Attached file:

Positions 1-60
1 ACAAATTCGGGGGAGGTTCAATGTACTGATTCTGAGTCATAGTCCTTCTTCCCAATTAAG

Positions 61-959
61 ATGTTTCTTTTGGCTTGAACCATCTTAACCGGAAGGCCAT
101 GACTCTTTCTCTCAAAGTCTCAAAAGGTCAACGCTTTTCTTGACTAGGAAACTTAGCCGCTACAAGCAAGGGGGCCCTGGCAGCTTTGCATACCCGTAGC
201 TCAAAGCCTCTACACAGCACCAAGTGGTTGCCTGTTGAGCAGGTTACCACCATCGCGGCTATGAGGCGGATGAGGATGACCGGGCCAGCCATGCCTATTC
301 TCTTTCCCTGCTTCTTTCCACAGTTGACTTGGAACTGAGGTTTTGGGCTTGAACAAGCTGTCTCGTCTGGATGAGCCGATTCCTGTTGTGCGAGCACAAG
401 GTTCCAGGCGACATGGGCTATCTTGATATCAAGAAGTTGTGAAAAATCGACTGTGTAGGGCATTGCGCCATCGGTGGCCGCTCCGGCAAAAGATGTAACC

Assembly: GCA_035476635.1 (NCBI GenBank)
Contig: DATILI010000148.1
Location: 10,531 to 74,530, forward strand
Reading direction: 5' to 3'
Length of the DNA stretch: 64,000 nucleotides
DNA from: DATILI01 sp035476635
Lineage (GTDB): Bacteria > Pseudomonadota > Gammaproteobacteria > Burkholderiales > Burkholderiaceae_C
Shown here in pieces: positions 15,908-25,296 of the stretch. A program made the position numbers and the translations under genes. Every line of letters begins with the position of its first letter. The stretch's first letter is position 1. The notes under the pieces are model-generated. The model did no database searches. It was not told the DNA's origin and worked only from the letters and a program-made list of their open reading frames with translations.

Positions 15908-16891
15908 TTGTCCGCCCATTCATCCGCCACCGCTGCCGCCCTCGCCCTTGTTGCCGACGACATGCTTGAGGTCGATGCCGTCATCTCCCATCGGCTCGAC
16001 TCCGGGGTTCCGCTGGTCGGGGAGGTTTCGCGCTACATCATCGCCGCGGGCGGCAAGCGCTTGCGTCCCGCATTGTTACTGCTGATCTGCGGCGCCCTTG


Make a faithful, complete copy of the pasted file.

Positions 1-60
1 ACAAATTCGGGGGAGGTTCAATGTACTGATTCTGAGTCATAGTCCTTCTTCCCAATTAAG

Positions 61-959
61 ATGTTTCTTTTGGCTTGAACCATCTTAACCGGAAGGCCAT
101 GACTCTTTCTCTCAAAGTCTCAAAAGGTCAACGCTTTTCTTGACTAGGAAACTTAGCCGCTACAAGCAAGGGGGCCCTGGCAGCTTTGCATACCCGTAGC
201 TCAAAGCCTCTACACAGCACCAAGTGGTTGCCTGTTGAGCAGGTTACCACCATCGCGGCTATGAGGCGGATGAGGATGACCGGGCCAGCCATGCCTATTC
301 TCTTTCCCTGCTTCTTTCCACAGTTGACTTGGAACTGAGGTTTTGGGCTTGAACAAGCTGTCTCGTCTGGATGAGCCGATTCCTGTTGTGCGAGCACAAG
401 GTTCCAGGCGACATGGGCTATCTTGATATCAAGAAGTTGTGAAAAATCGACTGTGTAGGGCATTGCGCCATCGGTGGCCGCTCCGGCAAAAGATGTAACC

Assembly: GCA_035476635.1 (NCBI GenBank)
Contig: DATILI010000148.1
Location: 10,531 to 74,530, forward strand
Reading direction: 5' to 3'
Length of the DNA stretch: 64,000 nucleotides
DNA from: DATILI01 sp035476635
Lineage (GTDB): Bacteria > Pseudomonadota > Gammaproteobacteria > Burkholderiales > Burkholderiaceae_C
Shown here in pieces: positions 15,908-25,296 of the stretch. A program made the position numbers and the translations under genes. Every line of letters begins with the position of its first letter. The stretch's first letter is position 1. The notes under the pieces are model-generated. The model did no database searches. It was not told the DNA's origin and worked only from the letters and a program-made list of their open reading frames with translations.

Positions 15908-16891
15908 TTGTCCGCCCATTCATCCGCCACCGCTGCCGCCCTCGCCCTTGTTGCCGACGACATGCTTGAGGTCGATGCCGTCATCTCCCATCGGCTCGAC
16001 TCCGGGGTTCCGCTGGTCGGGGAGGTTTCGCGCTACATCATCGCCGCGGGCGGCAAGCGCTTGCGTCCCGCATTGTTACTGCTGATCTGCGGCGCCCTTG